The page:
Changing seasons

Minister to retire after 25 years at First Baptist
Mar. 28, 2014 @ 08:36 AM

The Rev. David Smith looked out at the rows of pews on a sunny, brisk Wednesday, four days before he was to deliver his last sermon from the tall, white pulpit of First Baptist Church in Lenoir.

As the sunlight burned through the stained-glass windows of the sanctuary, he remembered the faces and lives that have filed in and out of the rows of burgundy cushions in front of him.

“I see people in this room, people who have lived and died,” Smith said, looking out over the empty pews and balcony. “Sometimes I come into this room by myself and I see them, I remember them. It’s like marriage, it’s not one event that you remember, it’s the culmination of a lot of events: weddings, funerals, baptisms, baby dedications. I can remember people who came alive in Christ.”

Smith, 66, has been the pastor since Jan. 1, 1989, and has decided it’s time for the next chapter in his life, so he is retiring from the church and congregation he has led for a quarter century. First Baptist has had only two pastors in the last 50 years: Smith and Fred Barnes.

He earned his bachelor’s degree at Mars Hill College, went on to get his master's and doctorate from Wake Forest University, and performed missionary work in Costa Rica and Ecuador.

When he returned to the U.S., he said, he felt called to the ministry, and First Baptist “graciously took a chance with me.”

“When you first come to a church, it’s relating to the church members, after a while you’re relating to friends, and a little later in the journey they’re all family,” he said. “There’s a lot of growing on my part."

Among those who say Smith has had a profound impact during his tenure is Ron Stilwell, a Lenoir city councilman and a member of the church since 1972.

“David has been a real inspiration,” Stilwell said, citing Smith's work in local missions, helping get winter coats and heating fuel to those that need them, and being instrumental in starting the Dental Bus, which has served more than 1,200 patients who otherwise could not afford dential services.

“We’re never going to find anybody to replace him,” Stilwell said.

Smith also writes a daily prayer message via email that goes out to 1,928 recipients. It started as a month-long Lenten discipline, with just a handful of volunteers to get the messages. From there, it snowballed and became a daily devotional. He’s already compiled one book, "Always There: God’s Manna in the Morning," from the daily messages and is working on a second. He plans to keep sending the emails after he leaves the church.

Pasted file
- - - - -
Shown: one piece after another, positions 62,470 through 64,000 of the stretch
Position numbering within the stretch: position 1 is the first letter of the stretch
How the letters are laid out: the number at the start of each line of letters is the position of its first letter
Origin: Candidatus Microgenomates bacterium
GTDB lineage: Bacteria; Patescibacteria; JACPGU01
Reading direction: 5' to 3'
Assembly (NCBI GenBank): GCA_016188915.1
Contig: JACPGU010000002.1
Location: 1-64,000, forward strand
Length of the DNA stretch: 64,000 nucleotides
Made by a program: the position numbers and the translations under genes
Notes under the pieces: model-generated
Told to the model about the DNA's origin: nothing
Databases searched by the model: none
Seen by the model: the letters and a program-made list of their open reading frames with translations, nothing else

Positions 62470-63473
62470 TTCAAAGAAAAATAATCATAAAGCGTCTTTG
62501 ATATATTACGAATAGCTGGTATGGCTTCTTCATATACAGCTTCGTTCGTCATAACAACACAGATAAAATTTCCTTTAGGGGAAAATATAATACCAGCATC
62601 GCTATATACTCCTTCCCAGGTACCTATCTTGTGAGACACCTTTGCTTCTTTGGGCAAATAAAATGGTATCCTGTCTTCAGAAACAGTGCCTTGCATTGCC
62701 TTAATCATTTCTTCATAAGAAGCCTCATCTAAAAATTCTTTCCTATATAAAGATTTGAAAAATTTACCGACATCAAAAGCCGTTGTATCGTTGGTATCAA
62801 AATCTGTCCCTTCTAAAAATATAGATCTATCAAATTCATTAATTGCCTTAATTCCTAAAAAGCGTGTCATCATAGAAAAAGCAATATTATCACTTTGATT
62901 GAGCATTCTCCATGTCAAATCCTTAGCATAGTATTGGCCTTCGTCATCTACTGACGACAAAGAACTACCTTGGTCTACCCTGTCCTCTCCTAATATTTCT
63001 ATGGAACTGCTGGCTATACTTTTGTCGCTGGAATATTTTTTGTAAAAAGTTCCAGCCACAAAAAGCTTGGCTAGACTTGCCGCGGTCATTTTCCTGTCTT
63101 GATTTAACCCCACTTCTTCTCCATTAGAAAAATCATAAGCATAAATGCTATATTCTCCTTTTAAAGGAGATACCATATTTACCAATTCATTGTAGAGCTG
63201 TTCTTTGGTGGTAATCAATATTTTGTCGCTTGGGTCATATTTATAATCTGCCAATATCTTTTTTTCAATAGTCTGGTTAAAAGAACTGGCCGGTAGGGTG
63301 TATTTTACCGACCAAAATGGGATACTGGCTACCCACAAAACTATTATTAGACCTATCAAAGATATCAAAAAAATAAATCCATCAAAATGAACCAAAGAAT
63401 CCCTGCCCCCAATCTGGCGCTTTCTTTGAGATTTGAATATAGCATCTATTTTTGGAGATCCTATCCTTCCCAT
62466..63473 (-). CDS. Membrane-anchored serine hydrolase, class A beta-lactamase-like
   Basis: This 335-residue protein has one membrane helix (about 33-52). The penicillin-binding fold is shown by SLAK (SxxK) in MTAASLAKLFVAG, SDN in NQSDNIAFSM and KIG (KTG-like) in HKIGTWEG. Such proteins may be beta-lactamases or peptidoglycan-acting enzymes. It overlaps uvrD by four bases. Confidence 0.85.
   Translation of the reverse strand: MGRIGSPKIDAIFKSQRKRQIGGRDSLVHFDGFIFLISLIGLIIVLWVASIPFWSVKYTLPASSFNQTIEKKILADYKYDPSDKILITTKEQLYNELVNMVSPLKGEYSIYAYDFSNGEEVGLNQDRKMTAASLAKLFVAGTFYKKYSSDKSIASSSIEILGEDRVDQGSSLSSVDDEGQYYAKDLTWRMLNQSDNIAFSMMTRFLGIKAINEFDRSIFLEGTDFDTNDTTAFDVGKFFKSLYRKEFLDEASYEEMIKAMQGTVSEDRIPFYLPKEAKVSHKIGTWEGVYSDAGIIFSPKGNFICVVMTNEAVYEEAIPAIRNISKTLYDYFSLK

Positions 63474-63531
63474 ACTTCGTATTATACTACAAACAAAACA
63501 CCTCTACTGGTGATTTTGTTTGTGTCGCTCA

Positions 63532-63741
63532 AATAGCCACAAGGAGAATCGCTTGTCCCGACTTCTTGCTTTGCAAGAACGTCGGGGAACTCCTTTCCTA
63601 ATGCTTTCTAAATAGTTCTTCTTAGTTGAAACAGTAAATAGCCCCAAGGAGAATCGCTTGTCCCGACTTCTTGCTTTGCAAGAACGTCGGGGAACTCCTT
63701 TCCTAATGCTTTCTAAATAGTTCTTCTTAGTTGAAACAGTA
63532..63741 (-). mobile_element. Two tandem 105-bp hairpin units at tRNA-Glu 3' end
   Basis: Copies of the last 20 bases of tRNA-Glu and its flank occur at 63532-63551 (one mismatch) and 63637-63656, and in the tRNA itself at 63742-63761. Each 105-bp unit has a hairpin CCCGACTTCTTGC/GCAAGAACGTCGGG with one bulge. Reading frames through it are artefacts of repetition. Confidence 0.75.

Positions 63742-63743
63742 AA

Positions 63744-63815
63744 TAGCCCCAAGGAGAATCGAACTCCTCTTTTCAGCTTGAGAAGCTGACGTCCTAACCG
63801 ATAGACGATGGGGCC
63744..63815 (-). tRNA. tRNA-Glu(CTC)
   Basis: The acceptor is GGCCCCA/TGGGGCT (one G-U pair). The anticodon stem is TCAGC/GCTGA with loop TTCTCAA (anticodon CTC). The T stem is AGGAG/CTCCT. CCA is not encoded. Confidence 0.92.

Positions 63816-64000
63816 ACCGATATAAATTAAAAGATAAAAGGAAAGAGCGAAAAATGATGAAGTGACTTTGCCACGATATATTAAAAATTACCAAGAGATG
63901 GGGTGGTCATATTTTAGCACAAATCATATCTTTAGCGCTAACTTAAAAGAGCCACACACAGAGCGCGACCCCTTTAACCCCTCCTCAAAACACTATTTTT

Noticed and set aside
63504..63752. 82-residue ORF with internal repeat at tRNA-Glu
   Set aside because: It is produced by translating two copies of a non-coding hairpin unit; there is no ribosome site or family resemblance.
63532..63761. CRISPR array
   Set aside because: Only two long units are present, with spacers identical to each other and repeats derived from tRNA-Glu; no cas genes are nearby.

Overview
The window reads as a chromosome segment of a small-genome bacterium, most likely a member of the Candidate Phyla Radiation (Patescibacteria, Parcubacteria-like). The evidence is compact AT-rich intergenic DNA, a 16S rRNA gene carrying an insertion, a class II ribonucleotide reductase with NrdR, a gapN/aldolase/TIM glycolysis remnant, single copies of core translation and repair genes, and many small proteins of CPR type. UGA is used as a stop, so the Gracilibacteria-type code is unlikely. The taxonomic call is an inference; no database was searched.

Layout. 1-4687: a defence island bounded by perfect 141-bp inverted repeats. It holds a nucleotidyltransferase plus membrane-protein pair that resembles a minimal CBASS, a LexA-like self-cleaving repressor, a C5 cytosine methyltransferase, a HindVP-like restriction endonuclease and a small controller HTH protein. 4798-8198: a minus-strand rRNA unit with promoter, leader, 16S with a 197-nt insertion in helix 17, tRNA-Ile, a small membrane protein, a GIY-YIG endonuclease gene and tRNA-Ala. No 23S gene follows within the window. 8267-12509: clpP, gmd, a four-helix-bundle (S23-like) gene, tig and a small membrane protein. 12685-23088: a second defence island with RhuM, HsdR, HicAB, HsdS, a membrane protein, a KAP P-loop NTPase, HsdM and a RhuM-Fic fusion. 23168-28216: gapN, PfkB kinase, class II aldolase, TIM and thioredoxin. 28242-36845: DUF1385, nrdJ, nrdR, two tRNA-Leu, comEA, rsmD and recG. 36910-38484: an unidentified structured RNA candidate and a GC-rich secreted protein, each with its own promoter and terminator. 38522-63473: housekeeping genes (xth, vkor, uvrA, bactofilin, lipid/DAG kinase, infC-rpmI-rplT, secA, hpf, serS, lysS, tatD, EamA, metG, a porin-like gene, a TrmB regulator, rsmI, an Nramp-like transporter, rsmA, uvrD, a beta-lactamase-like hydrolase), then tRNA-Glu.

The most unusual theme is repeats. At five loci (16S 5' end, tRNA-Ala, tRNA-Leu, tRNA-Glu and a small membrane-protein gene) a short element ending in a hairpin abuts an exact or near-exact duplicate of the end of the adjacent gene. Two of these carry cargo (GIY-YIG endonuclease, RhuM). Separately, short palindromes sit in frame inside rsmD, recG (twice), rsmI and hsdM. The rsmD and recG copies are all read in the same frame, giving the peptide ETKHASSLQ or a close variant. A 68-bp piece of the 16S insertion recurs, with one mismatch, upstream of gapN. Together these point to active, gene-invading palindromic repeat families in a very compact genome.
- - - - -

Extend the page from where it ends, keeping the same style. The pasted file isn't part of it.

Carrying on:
After leaving First Baptist, Smith plans to “take some time to be still before God,” and spend some time with his family. His wife, Janice, a longtime Spanish teacher at Hibriten High School, will be retiring this year as well.

Smith also wants to spend time in nature, exploring the Mountains-to-Sea Trail starting in Boone and heading east. Smith hopes to one day walk the trail past his son’s home in New Bern, near the coast.

When asked what stands out about the last 25 years at First Baptist, Smith said it was the journey, “the sharing of the journey of a group of faithful people who have sought to live out their Christian faith in a positive way.”

Smith walks up to one particular window in the sanctuary, a little over halfway back on the Ashe Avenue side, saying in this window, something happened. A member of the church, a woman who lived to be 102 sat in the seat by this window for decades, Smith said. She died two days before Christmas, and because of services on Christmas Eve and Christmas Day at the church, her funeral was scheduled for Dec. 26.

The church held a candlelight service on Christmas Eve, but when Smith and his partner minister, Thomas Hinton, were cleaning and straightening up the sanctuary for the funeral two days later, the candle in that window by her seat was still burning.

“There was nobody in here, no reason,” Smith said. “If it had been left lighted, it would have burned out or burned the church down.”

But more people than her have left their mark on Smith, including Hinton, who Smith said “has been so important in what this church has been able to achieve and who we are.”

Anneal Ledbetter, 96, is another, a “prayer warrior that supported me and my family since the day we arrived,” Smith said. But not the least of which is his wife, Janice, Smith’s encourager and strength.

The rooms and hallways of First Baptist Lenoir are filled with memories and stories from Smith’s two and half decades, and as he moves on, they’ll stay with him.

"I just know it’s time,” he said.

On Sunday, a reception will be held at 7 p.m. in the sanctuary at First Baptist Church, 304 Main St. NW.